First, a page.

From “cheetah-noids” to humanoids
In November 2018, MIT Professor Sangbae Kim brought his mini cheetah robot onto “The Tonight Show’s” Tonight Show-botics segment. Much to the delight of host Jimmy Fallon, the mini cheetah did some yoga, got back up after falling, and executed a perfect backflip. Behind the stage, Benjamin Katz ’16, SM ’18 was remotely controlling the cheetah’s nimble maneuvers.
For Katz, waiting in the wings as the robot performed in front of a national audience was the culmination of nearly five years of work.
As an undergraduate at MIT, Katz studied mechanical engineering, opting for the flexible Course 2A degree program with a concentration in controls, instrumentation, and robotics. Toward the end of his first year, he emailed Kim to see if there were any job opportunities in Kim’s Biomimetic Robotics Lab. He then spent the summer in Kim’s lab as part of the MIT Undergraduate Research Opportunities Program (UROP). For his UROP research and undergraduate thesis, he began to look at how to utilize pieces built for the electronics hobby market in robotics. “You can find really high-performance motors built for things like remote control airplanes and drones. I basically thought you could also use these parts for robots, which is something no one was doing,” recalls Katz.
Kim was immediately impressed by Katz’s abilities an engineer and designer.
“Ben is an extremely versatile engineer who can cover structure and mechanism design, electric motor dynamics, power electronics, and classical control, a range of expertise usually requiring four-to-five engineers to cover,” says Kim.
After deciding to pursue a master’s degree in mechanical engineering at MIT, Katz continued working in Kim’s lab and developed solutions for actuators in robotics. While working on the third iteration of Kim’s robot, known as Cheetah 3, Katz and his labmates shifted their focus to developing a smaller version of the robot.
“There are a lot of nice things about having a smaller robot: If something breaks you can easily fix it, it’s cheaper, and it’s safe enough for one person to wrangle alone,” says Katz. “Even though a small robot may not always be the most practical for real-world applications, its controllers, software, and research can be trivially ported to a big robot that can carry larger payloads.”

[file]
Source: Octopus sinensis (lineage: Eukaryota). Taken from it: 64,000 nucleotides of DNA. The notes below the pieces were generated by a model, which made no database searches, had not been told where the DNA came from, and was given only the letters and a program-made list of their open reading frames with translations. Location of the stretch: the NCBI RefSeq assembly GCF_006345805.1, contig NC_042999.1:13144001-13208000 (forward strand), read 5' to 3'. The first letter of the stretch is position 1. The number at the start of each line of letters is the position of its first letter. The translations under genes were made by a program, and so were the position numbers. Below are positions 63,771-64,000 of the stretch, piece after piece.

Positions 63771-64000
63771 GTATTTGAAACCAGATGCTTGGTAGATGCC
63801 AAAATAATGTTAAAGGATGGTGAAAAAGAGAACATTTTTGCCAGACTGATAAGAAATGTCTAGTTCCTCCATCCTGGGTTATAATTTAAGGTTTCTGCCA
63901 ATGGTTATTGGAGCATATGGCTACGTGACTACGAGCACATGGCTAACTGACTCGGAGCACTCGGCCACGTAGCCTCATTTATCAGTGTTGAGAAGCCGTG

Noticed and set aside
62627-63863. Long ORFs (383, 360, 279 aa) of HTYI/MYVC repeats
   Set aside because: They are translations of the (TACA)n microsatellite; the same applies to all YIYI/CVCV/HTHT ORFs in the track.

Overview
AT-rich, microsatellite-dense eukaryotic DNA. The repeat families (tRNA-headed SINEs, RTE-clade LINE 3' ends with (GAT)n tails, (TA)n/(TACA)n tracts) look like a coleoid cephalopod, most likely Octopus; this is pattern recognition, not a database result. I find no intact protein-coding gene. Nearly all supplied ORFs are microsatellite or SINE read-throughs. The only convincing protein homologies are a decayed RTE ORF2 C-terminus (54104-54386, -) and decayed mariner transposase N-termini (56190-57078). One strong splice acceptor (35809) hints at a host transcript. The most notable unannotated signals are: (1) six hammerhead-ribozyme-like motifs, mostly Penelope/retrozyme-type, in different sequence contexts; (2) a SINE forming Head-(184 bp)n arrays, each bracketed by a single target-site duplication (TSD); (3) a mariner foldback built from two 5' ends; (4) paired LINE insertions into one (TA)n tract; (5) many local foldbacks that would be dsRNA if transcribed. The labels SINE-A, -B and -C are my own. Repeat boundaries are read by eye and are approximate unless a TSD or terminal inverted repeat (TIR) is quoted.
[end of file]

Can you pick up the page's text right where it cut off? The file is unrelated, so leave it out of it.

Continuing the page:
Drawing upon his undergraduate research, Katz and the research team used 12 motors originally designed for drones to build actuators in each joint of the small quadruped robot that would be dubbed the “mini cheetah.”
Armed with this smaller robot, Katz set out to make the mini cheetah more agile and resilient. Alongside then-EECS student Jared Di Carlo ’19, Mng ’20, Katz focused on controls related to locomotion in the mini cheetah. In class 6.832 (Underactuated Robotics), taught by Professor Russ Tedrake, the pair worked on a project that would allow the mini cheetah safely backflip from a crouched position.
“It was basically a giant offline optimization problem to get the mini cheetah to backflip,” says Katz.
Using offline nonlinear optimization to generate the backflip trajectory, he and Di Carlo were able to program the mini cheetah to crouch and rotate 360 degrees around an axis.
While working on the cheetah, Katz was constantly pursuing other engineering projects as a hobby. This included a very different rotating robot as a pet project. Alongside Di Carlo, Katz utilized the MIT community makerspace known as MITERS to develop a robot that could solve a Rubik’s Cube in a record-breaking 0.38 seconds.
“That project was purely for fun during MIT’s Independent Activities Period,” recalls Katz. “We used custom-built actuators on each of the Rubik’s Cube’s faces alongside webcams to identify the colors and move the blocks accordingly.”
He chronicled his other pet projects on his “build-its” blog, which developed a strong following. Projects included planar magnetic headphones, a desktop Furuta pendulum, and an electric travel ukulele.
“Ben was constantly building and analyzing something along with our lab and class projects during his entire time at MIT,” says Kim. “His incessant desire to learn, build, and analyze is quite remarkable.”
After graduating with his master’s degree in 2018, Katz worked as a technical associate in Kim’s lab before accepting a position at Boston Dynamics in 2019.
As a designer at Boston Dynamics, Katz has transitioned from cheetah robots to humanoid robots on ATLAS, a research platform billed as the “world’s most dynamic humanoid robot.” Much like the mini cheetah, ATLAS can execute incredibly dynamic maneuvers, including backflips and even parkour.
While the mini cheetah holding yoga poses and ATLAS doing parkour seems like entertainment befitting “The Tonight Show,” Katz is quick to remind others that these robots are fulfilling a real-world need. The robots could someday maneuver in areas that are too dangerous for humans — including buildings that are on fire and disaster areas. They could open new possibilities for lifesaving disaster relief and first-responders in emergencies.
“What we did in Sangbae’s lab is going to help make these machines ubiquitous and actually useful in the real world as viable products,” adds Katz.
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